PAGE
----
Q& A: Tzipi Livni, Israeli Foreign Minister
I srael's new foreign minister, Tzipi Livni, is a rising star in Israel's centrist Kadima party. Although she grew up in a right-wing Likud family, Livni, 47, strongly supported Prime Minister Ariel Sharon's decision to withdraw Israeli troops and settlements from the Gaza Strip as well as his formation of a new party -- which is favored to win the most votes in elections set for March. In an interview in English on Friday with Newsweek-Washington Post's Lally Weymouth, Livni described her relationship with Sharon, her feelings about the role of Hamas in Palestinian elections and her commitment to finding a solution to the Israeli-Palestinian conflict.
Is it true that you were the first person Prime Minister Sharon asked to join his new party?
Even before he decided, we had some consultations. He hesitated [to form the party]. The morning I knew he was thinking about it, I entered his office and told him that I thought this was the right thing to do. It was a gamble. But I said I'm willing to take my chances and wait for his call.
What made you make up your mind?
I entered Israel's political life and joined Likud because I thought it should lead Israel in terms of the Israeli-Palestinian conflict . . . But in the last two years, most of Likud leaders couldn't decide. There was the disengagement plan. Some of them voted against it. At the beginning, I thought that the day after the disengagement plan, we could all be united and lead the country again. Then I understood that there is no chance to get the Likud to be a united party because most Likud leaders couldn't make clear statements about the need for Israel to support a process for a two-state solution. Mostly they were arguing about the past, not the future. Until now, every Likud platform starts with the word "no" to a Palestinian state, "no" to the disengagement plan, "no" to this and "no" to that. I believe it's important that a party that wants to lead Israel should have a platform that is about values or ideas and accept the understanding that, at the end of the day, there's going to be two states.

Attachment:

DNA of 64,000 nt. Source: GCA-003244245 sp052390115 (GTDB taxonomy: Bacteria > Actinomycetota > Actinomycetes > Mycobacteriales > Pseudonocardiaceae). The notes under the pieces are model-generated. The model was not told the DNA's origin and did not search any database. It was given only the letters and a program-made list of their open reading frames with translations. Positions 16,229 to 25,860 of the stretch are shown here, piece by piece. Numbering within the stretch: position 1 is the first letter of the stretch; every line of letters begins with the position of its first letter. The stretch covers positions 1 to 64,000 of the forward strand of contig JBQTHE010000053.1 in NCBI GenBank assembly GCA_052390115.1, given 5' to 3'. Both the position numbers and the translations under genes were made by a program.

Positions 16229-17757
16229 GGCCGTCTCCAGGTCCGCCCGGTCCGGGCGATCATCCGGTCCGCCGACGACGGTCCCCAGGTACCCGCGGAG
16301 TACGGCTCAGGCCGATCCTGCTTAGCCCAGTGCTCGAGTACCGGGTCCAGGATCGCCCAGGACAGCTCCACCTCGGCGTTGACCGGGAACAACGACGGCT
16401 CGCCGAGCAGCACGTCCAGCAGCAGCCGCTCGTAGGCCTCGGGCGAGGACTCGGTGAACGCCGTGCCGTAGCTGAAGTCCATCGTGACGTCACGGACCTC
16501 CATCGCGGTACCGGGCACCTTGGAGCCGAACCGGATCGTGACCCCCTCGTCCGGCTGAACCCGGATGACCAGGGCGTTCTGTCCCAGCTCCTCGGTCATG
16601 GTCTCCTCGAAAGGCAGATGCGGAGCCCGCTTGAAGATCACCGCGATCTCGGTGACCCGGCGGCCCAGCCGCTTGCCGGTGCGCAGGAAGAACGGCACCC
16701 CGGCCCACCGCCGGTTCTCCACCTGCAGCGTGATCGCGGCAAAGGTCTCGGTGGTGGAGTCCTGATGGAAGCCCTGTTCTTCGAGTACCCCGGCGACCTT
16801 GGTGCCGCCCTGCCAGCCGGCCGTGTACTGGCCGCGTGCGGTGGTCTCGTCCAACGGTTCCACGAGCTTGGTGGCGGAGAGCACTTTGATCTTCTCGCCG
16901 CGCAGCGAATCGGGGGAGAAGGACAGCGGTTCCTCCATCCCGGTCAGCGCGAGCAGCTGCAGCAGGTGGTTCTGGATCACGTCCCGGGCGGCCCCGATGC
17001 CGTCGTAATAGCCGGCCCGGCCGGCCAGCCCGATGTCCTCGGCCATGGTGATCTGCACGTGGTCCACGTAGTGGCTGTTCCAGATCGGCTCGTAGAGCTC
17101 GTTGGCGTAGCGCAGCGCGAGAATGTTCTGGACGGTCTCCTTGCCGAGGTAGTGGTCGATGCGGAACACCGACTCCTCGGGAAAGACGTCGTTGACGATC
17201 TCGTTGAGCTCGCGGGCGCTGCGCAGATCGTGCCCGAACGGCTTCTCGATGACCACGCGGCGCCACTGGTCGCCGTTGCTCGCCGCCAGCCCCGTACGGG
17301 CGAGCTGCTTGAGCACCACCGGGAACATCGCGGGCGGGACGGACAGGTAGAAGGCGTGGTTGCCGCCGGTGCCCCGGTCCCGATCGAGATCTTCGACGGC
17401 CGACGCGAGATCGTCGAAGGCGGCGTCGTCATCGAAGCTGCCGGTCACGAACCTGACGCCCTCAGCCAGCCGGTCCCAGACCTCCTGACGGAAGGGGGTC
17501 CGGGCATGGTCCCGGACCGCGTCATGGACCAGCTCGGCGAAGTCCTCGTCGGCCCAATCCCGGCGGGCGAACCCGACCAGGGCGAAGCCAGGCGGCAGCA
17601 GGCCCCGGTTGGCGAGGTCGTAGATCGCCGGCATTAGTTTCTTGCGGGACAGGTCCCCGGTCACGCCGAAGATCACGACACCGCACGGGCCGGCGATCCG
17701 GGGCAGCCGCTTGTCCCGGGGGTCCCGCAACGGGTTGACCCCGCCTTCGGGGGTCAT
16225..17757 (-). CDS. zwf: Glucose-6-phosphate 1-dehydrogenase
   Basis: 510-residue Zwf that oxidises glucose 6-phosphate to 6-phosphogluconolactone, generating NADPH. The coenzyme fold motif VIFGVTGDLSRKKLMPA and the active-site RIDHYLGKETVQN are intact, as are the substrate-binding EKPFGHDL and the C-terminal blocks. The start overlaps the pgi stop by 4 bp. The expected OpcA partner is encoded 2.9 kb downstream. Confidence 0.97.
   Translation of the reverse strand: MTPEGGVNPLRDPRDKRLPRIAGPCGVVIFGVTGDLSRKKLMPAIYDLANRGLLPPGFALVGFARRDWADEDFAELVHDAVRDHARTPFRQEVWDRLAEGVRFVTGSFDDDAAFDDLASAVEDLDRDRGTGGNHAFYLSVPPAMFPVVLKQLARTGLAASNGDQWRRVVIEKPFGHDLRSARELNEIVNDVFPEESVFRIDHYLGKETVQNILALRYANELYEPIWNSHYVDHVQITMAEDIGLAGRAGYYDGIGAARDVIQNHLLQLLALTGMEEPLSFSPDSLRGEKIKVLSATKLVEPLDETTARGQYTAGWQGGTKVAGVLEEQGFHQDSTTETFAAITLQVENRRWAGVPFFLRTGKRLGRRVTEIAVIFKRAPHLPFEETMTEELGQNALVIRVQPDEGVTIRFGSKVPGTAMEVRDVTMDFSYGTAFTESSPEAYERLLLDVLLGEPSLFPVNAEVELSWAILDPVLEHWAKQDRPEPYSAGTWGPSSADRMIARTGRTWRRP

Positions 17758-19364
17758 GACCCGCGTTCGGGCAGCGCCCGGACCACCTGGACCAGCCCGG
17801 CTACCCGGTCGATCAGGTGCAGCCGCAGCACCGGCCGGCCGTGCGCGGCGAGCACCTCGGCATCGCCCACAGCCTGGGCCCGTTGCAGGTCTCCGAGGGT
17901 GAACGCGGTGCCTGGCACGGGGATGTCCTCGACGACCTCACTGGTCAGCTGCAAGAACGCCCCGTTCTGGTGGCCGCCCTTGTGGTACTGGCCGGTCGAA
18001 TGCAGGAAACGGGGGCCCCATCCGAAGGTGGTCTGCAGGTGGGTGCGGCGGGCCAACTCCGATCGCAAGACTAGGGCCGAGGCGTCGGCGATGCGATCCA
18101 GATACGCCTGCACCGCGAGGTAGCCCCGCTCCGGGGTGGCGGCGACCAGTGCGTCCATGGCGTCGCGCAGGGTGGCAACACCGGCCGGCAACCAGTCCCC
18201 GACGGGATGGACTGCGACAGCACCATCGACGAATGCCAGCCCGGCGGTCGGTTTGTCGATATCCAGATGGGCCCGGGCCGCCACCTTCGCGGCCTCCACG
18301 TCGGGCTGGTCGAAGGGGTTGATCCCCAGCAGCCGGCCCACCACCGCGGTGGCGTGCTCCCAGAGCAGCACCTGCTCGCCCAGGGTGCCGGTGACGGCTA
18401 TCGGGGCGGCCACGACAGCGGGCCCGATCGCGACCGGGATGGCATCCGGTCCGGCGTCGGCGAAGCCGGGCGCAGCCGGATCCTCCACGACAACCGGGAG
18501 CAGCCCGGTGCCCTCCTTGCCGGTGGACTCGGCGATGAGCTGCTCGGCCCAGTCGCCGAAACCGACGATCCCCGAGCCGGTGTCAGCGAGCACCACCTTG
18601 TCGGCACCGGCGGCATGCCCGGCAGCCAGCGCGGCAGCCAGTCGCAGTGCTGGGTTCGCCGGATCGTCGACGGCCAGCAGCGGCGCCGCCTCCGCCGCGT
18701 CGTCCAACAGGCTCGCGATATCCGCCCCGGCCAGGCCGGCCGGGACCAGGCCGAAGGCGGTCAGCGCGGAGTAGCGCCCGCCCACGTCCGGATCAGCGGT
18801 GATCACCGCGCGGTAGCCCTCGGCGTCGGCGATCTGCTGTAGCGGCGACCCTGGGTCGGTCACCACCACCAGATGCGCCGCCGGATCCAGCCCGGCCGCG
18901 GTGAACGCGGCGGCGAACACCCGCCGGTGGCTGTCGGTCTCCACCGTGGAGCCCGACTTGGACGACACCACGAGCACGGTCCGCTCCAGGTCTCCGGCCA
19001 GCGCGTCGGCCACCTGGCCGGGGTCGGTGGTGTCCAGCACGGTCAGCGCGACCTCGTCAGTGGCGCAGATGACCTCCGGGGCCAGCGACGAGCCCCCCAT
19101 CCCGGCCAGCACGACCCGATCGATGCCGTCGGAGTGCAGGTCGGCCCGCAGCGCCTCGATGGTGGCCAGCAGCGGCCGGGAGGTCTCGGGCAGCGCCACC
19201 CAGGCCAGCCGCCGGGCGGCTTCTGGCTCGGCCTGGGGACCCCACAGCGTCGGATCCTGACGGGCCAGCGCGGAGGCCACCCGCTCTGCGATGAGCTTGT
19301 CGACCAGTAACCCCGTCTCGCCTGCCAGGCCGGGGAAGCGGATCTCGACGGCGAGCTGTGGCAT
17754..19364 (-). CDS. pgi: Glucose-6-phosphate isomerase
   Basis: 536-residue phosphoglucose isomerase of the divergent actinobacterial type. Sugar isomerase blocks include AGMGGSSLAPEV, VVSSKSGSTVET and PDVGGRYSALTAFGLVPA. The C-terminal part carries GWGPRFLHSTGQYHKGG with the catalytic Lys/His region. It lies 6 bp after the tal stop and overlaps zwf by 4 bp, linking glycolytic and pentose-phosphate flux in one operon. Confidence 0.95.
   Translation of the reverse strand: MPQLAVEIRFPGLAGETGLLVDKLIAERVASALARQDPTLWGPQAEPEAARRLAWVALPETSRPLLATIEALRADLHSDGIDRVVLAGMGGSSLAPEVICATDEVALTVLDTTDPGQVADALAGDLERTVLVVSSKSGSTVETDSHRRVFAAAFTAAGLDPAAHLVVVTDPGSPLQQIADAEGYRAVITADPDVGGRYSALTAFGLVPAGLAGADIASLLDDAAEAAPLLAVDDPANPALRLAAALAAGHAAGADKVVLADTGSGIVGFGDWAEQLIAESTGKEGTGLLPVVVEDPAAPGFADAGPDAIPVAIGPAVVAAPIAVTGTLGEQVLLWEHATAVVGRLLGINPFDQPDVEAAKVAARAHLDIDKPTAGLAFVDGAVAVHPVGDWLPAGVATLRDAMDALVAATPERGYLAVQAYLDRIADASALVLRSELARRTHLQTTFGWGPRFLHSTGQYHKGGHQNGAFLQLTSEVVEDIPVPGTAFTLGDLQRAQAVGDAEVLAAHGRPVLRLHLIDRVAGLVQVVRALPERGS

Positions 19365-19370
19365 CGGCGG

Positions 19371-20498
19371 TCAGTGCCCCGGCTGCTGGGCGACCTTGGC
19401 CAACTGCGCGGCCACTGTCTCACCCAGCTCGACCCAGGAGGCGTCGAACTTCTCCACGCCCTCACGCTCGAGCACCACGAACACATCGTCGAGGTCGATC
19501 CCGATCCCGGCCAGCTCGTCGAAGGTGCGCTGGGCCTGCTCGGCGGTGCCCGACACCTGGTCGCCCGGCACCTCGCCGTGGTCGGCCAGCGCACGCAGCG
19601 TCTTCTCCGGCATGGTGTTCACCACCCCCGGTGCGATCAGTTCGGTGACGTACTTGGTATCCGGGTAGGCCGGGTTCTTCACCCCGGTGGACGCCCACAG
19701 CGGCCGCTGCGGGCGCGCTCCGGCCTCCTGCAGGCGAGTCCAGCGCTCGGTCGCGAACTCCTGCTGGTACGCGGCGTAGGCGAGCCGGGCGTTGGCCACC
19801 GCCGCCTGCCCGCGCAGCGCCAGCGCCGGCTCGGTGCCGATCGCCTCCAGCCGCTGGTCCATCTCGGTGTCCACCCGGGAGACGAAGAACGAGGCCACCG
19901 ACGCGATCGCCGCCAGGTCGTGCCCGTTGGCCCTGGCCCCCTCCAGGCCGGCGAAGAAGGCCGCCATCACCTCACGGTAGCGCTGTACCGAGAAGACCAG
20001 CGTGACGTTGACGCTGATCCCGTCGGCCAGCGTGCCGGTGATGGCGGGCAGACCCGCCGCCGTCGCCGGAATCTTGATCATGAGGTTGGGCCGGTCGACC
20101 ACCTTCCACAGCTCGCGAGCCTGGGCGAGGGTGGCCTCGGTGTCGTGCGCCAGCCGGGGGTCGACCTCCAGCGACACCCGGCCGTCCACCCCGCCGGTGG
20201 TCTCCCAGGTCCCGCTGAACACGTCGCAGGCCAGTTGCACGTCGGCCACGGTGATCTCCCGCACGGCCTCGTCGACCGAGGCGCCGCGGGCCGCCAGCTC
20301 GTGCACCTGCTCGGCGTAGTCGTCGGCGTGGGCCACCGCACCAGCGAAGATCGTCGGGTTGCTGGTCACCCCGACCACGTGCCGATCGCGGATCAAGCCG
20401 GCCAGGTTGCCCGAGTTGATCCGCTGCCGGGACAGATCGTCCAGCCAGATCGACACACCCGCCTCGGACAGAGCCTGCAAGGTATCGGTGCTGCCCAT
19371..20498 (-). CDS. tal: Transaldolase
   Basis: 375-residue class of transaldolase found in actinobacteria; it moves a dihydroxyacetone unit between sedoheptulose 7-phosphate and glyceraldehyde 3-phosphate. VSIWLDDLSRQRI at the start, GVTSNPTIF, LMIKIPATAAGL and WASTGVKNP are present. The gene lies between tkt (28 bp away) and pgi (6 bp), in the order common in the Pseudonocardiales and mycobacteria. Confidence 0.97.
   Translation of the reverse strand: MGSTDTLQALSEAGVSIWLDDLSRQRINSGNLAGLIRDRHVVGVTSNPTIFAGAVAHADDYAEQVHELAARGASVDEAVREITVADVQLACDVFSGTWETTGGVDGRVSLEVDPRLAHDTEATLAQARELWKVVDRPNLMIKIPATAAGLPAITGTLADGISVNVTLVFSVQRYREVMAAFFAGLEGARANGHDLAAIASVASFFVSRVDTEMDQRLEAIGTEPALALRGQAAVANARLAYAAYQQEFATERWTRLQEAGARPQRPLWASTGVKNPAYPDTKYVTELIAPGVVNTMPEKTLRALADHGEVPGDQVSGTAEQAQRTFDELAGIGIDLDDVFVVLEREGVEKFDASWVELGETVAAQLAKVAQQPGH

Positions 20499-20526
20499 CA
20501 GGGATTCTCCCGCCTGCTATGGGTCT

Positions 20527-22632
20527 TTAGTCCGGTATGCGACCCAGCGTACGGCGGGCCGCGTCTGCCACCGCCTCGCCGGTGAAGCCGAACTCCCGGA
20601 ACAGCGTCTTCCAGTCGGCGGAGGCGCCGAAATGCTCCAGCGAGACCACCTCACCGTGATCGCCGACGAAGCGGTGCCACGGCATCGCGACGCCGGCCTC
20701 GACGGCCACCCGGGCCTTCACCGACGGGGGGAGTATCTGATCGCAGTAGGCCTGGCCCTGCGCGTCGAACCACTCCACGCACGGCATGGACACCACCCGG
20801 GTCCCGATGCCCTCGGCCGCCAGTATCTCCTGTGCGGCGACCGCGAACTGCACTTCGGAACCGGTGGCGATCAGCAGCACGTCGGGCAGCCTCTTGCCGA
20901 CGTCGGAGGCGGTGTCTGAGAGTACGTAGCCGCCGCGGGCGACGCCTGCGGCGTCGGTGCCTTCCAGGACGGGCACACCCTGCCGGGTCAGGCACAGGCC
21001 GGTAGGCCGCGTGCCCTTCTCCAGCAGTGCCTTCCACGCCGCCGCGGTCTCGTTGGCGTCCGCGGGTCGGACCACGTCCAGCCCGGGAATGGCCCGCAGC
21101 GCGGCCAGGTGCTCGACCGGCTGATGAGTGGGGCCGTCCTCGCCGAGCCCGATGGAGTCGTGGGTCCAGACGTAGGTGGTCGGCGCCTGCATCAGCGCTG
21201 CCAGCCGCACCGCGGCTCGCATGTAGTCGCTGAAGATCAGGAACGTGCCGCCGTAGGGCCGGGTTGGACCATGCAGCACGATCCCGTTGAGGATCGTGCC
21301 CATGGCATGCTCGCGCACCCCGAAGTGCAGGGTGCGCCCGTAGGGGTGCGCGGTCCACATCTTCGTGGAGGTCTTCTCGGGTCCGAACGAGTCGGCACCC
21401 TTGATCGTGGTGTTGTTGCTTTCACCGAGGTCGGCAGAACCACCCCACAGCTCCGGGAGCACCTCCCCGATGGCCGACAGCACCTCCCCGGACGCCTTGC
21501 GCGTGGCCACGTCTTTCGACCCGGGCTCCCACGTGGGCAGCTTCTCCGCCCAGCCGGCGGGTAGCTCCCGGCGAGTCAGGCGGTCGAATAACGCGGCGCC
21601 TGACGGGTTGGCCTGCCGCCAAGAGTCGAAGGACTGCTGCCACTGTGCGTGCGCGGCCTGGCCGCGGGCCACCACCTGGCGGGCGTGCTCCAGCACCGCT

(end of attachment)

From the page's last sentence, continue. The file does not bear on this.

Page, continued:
You need a party that puts forward values?
My need as an Israeli and a Jew is to keep a Jewish homeland for the Jewish people, a sovereign, Jewish and democratic state with a Jewish majority. So how do we [do that]? The idea is to divide the land, to give up some of our rights on the land of Israel and to establish a two-state solution.
It is important to understand the real meaning of a two-state solution. Israel was established as a homeland for the Jewish people and embraced all the Jews who had to leave Arab states. This should be also the true meaning of the future Palestinian state. It should be the answer for the Palestinians wherever they are -- those who live in the territories and those who are being kept as political cards in refugee camps. This is the hard core of the conflict. In other words, the establishment of a Palestinian state takes [care of] what the Palestinians call "the right of return."
How are you going to get there? Are you going to evacuate West Bank settlements?
This government adopted the road map to give the Palestinians a political horizon . . . to define from the beginning that at the end of the process, Israel will negotiate with the Palestinians all the final status issues. The road map to get two states was cut into phases. In the first phase there are also some Israeli obligations but mostly it is the Palestinians' obligation to dismantle terrorist organizations, to reform, to democratize. The idea is that Israel will not accept a Palestinian state that hosts terrorist organizations or is a base for terror against Israeli civilians.
So what do you do about the fact that after the Palestinian elections next week, Hamas may become a large part of the Palestinian government ?